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Speed Sailing Overview

Speed on the water—it heightens your senses and eventually invades your sensibilities.
Picture yourself on the rail of a boat—almost any boat—it really doesn’t matter. It’s windy and you’ve got just enough sail up to be pushing the envelope, but you’re in control as the boat chomps at the bit, straining to break free of its displacement mode and burn over instead of through the water. Your senses are heightened as the spray flies off the hull and the boat continues blasting along. Whether you realize it or not, you’re in the grips of a powerful dynamic, you’re becoming a slave to speed.

Speed. It’s one of the most compelling aspects of this sport we all enjoy. Of course it’s not everyone’s cup of tea, but even the most entrenched cruising fanatic has a hard time suppressing that latent rebel yell when his or her vessel meets the right combination of wind and wave to redline the speed gauge, if only in relative fashion. As for the rest of us—those of us who do put a premium value on moving fast across the water—the pursuit of speed is an all-encompassing venture, often prompting us to sacrifice comfort and occasionally judgement for an additional tenth or two of a knot. But you needn’t worry if you begin to realize that this last sentence describes you and your mates—that doesn’t make any of you extremists. Actually, that description puts you roughly in the middle of the scale when it comes to speed fanaticism because there’s an entire subculture of speed-seeking out there, and its devotees are the ones who truly exist on the edge. Here’s a quick overview:

Lindsay Cunningham's latest speed machine—Macquarie Innovations—making a systematic assault on the 50-knot barrier.
Any discussion of speed sailing—particularly one involving records—starts and ends with the wizard, Lindsay Cunningham, the wizard of Aus. The man who is reluctantly known by that moniker is a legend in speed sailing circles due to his successes with fixed-wing craft. Cunningham, now in his late 60s, is the designer and engineer of Yellow Pages Endeavour, the innovative fixed-wing, tripod craft that set the outright speed record of 46.52 knots in 1993, a record that remains unequalled today. Prior to that he worked on a number of breakthrough vessels, and now it appears that he’s back at it, working in secrecy on a new project titled Macquarie Innovations.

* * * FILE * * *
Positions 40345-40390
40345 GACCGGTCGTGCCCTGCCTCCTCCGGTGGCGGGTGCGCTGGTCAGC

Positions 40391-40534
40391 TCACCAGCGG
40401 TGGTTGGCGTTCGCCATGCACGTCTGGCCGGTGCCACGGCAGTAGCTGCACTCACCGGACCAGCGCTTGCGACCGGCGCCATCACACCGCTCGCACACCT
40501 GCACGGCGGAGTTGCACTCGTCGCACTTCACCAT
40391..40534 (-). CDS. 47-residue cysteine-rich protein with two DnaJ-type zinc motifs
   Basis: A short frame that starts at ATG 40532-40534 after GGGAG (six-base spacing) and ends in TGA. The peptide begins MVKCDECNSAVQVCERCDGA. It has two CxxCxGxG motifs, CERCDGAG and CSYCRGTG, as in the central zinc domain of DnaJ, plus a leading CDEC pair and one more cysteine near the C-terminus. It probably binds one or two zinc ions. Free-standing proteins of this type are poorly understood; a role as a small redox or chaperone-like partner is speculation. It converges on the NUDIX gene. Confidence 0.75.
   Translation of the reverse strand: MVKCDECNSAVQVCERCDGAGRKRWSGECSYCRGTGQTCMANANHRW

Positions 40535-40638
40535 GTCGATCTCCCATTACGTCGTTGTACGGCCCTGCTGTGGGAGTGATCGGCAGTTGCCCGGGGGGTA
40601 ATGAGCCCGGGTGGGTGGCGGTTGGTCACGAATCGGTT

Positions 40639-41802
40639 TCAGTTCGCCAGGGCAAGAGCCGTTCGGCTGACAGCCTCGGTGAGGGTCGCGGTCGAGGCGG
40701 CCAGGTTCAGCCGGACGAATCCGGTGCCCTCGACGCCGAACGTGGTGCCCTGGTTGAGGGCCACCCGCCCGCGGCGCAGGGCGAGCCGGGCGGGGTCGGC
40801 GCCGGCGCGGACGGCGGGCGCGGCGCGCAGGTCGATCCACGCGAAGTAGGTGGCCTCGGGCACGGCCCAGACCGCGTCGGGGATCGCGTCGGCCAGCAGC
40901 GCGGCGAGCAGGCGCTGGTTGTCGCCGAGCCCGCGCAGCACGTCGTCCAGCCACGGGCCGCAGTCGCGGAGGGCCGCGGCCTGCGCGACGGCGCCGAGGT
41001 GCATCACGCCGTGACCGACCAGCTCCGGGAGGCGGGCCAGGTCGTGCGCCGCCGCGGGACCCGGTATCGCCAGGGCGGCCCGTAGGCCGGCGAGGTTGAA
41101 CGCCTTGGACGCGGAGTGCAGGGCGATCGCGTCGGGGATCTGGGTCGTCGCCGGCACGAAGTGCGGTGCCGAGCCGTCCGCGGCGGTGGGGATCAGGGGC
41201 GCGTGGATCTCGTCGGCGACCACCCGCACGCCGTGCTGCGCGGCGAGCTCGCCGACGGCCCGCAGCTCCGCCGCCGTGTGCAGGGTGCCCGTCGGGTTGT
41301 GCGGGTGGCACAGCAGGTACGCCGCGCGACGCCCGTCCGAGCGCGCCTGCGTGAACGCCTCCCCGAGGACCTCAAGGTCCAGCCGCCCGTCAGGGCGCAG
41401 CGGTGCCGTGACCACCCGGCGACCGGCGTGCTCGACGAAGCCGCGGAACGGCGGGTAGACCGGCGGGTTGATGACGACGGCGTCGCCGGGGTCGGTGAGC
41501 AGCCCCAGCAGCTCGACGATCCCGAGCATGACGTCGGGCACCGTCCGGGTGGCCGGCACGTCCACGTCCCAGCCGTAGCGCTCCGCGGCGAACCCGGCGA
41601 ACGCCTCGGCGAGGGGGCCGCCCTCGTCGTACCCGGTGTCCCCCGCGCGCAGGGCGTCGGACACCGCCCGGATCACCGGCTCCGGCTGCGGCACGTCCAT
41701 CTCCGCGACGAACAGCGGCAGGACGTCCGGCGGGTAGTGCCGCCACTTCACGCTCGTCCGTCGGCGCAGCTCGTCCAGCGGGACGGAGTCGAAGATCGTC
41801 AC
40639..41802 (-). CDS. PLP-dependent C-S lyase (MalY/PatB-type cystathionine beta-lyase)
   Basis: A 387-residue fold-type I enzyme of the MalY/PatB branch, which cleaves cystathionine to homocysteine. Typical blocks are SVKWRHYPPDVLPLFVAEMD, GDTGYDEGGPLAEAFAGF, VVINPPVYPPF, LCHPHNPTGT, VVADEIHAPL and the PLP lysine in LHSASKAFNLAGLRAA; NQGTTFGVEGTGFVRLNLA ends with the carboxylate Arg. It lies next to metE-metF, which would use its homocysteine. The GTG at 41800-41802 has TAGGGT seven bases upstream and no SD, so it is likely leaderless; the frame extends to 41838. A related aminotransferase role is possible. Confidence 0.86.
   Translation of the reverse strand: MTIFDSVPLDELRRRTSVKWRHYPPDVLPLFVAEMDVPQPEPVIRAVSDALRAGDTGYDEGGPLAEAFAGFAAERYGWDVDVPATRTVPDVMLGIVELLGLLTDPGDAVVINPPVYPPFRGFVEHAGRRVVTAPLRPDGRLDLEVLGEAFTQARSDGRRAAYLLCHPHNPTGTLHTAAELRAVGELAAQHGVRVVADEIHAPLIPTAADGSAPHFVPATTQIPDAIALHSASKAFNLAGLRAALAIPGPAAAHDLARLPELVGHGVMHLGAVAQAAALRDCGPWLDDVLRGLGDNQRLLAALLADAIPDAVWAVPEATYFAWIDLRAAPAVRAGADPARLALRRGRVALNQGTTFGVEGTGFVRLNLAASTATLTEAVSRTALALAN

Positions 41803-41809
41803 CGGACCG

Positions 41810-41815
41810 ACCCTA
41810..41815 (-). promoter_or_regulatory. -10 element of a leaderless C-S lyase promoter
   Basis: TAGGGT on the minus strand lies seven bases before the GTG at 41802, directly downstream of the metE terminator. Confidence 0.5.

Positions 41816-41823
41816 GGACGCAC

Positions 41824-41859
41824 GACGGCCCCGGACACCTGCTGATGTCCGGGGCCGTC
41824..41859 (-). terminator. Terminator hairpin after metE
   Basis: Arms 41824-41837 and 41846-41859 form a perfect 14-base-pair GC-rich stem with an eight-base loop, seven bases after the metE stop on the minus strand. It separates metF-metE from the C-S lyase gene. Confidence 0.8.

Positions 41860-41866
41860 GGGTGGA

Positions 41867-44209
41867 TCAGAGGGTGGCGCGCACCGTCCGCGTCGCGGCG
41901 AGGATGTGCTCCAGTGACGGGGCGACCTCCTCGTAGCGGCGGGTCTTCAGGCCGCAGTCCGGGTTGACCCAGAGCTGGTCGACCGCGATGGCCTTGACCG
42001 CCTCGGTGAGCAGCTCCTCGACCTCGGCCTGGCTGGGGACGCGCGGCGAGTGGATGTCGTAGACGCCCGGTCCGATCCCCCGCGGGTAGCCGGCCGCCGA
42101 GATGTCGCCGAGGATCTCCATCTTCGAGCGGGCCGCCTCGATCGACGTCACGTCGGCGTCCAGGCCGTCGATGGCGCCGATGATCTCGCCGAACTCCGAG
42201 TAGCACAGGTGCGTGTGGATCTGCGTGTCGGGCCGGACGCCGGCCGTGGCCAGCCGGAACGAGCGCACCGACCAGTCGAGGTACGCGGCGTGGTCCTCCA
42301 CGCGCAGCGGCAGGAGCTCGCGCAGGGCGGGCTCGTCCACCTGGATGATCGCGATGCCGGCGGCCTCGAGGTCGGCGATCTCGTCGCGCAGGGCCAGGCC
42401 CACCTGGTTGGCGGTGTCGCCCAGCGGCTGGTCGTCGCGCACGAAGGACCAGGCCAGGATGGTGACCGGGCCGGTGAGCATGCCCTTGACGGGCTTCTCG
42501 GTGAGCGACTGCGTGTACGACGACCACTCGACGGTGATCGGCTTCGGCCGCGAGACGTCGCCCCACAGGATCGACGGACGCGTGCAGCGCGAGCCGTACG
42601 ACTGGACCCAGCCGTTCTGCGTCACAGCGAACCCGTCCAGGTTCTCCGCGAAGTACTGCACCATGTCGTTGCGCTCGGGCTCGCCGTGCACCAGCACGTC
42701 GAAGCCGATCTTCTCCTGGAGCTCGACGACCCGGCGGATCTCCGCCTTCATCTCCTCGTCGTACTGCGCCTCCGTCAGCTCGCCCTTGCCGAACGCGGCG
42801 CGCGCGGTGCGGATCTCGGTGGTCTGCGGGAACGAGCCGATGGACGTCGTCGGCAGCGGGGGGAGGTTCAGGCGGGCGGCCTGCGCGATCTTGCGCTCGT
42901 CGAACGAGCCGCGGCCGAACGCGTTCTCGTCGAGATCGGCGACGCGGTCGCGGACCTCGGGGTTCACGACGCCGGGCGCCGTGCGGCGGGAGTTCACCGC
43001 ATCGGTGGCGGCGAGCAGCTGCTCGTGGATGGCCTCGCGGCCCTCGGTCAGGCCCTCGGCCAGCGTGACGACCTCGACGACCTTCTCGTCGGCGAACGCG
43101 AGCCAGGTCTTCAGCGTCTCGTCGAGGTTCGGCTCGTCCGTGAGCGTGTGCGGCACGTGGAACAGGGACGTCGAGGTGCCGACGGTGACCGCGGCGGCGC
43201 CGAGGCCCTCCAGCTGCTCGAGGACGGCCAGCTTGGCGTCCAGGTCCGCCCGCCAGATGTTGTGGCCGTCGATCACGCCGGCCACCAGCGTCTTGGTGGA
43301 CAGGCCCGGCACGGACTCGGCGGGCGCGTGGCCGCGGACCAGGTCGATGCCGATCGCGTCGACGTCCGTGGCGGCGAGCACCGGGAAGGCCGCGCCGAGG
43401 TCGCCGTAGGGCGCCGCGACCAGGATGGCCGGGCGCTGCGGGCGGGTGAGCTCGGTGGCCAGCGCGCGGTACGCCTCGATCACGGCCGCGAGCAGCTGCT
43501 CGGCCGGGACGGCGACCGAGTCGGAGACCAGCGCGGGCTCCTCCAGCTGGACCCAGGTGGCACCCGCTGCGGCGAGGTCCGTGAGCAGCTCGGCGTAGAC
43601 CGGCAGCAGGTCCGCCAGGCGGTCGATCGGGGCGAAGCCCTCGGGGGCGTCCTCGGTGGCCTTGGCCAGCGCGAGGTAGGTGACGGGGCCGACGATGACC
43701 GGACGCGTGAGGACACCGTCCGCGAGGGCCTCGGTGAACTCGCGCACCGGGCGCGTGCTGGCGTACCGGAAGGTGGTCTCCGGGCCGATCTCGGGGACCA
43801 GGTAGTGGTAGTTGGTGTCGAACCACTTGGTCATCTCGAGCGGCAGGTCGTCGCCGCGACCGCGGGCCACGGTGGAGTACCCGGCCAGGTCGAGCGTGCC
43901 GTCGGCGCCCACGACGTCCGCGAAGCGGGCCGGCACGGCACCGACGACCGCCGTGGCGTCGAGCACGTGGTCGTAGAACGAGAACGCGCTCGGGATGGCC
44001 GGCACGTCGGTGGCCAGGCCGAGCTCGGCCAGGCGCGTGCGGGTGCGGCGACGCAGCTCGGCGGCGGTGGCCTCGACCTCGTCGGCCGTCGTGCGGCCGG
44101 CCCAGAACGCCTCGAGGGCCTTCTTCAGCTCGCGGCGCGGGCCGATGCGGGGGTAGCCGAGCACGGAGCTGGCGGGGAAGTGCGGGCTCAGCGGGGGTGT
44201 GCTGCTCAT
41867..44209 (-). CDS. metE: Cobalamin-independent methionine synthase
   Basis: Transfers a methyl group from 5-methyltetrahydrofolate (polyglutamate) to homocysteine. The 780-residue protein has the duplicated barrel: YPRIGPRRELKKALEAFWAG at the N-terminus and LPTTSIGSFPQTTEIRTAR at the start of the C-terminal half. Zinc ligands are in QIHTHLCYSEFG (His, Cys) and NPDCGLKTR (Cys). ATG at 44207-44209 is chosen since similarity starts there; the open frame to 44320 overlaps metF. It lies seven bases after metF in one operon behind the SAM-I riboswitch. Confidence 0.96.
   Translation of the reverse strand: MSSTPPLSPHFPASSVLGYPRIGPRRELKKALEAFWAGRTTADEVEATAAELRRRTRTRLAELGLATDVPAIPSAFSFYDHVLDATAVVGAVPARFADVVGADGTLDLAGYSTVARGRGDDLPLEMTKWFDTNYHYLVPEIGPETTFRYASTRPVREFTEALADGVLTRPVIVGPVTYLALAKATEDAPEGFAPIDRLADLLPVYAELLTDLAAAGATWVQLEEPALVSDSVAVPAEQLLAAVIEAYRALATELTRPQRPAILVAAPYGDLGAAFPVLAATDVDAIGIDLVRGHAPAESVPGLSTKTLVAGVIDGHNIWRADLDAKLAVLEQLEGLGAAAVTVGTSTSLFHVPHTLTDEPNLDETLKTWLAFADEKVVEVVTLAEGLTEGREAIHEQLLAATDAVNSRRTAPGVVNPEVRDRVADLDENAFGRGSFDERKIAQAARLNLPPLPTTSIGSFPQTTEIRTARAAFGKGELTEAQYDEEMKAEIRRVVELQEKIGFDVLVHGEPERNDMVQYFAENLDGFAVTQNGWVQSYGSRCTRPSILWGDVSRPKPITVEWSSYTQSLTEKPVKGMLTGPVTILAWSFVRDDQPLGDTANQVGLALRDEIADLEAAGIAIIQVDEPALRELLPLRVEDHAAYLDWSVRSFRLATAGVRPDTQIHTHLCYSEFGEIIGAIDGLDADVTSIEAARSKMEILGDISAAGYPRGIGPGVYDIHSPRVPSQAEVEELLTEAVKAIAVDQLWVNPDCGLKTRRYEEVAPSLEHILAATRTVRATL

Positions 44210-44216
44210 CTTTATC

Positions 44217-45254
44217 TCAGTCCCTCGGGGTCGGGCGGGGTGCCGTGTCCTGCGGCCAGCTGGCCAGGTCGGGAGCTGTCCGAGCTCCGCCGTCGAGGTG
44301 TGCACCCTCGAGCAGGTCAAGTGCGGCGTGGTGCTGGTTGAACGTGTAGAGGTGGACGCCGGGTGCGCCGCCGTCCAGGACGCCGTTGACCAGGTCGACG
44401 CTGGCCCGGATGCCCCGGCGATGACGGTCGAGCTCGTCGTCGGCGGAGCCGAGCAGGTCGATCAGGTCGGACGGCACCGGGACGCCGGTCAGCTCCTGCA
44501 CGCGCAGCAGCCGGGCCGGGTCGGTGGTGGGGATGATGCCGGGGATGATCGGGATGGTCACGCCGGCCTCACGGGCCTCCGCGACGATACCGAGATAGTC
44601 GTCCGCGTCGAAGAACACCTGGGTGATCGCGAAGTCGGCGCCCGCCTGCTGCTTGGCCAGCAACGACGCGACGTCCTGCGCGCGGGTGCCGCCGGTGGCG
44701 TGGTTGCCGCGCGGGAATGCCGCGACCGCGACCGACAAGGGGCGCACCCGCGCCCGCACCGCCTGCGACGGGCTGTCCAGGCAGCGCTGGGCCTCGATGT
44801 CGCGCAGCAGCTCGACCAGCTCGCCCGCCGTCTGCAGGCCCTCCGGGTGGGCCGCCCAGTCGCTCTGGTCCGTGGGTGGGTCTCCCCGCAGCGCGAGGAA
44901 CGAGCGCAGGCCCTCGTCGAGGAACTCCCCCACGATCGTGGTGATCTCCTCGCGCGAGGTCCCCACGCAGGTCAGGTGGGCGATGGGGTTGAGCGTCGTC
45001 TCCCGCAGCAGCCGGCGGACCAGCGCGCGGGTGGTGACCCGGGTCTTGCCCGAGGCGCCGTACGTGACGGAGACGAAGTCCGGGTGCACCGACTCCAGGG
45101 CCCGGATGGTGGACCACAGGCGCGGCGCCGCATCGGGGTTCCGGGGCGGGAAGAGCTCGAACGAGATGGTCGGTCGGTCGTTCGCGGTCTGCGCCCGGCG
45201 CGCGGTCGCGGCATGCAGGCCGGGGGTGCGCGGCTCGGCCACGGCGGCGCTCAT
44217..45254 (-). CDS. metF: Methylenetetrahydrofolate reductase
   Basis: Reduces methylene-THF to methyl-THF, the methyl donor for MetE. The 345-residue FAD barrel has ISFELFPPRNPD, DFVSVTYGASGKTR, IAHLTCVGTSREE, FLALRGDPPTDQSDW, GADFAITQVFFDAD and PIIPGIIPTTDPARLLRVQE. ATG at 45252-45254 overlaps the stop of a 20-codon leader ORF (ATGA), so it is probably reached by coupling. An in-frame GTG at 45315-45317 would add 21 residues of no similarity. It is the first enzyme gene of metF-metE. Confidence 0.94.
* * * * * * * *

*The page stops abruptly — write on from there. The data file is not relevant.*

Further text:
Macquarie Innovations is reportedly closer in essence to Extreme 50, which was named for the holy grail in this discipline of the sport—achieving 50 knots under sail. That red vessel, itself an evolution of the famed YPE, has led to the new vessel, which is purported to have a shorter, lower-aspect ratio wing than the yellow boat and a longer and wider base for its tripod floats. Cunningham and his team indicated roughly five years ago that Extreme 50 was capable of improving on YPE’s performance by 14 percent—a number that they maintain is also true of the newest boat. Back then, the red boat was clocked at 43.35 knots in winds that measured 18 to 20 knots. So far, performance data and photographs of Cunningham’s latest venture are exceedingly hard to come by, which is just the way the wizard likes it.

The flying Frenchmen aboard Vecteur Vitesse claim a top speed of 42.12 knots.
Elsewhere around the world, Cunningham and his accomplishments remain under near-constant assault. In June of ’97, the French sailors and designers at Techniques Avancees announced that they attained 42.12 knots aboard their novel, twin-wing catamaran Vecteur Vitesse, establishing a new Class-D record for outright speed. It appears that the gears have ground to a temporary halt on this project for the time being, but another effort, also based in France, has announced that it too has developed the technology to surpass 50 knots under sail. Calling itself Innovoile, this project’s vessel is best described as a proa with two tilted, solid-wing sails that join each other at the tip. If this concept seems difficult to envision, then you know how difficult it is to describe. In deference to the designers, it’s best that you see it for yourself on the project’s website (www.mko.freesurf.fr/innovoile/inno_e.php.)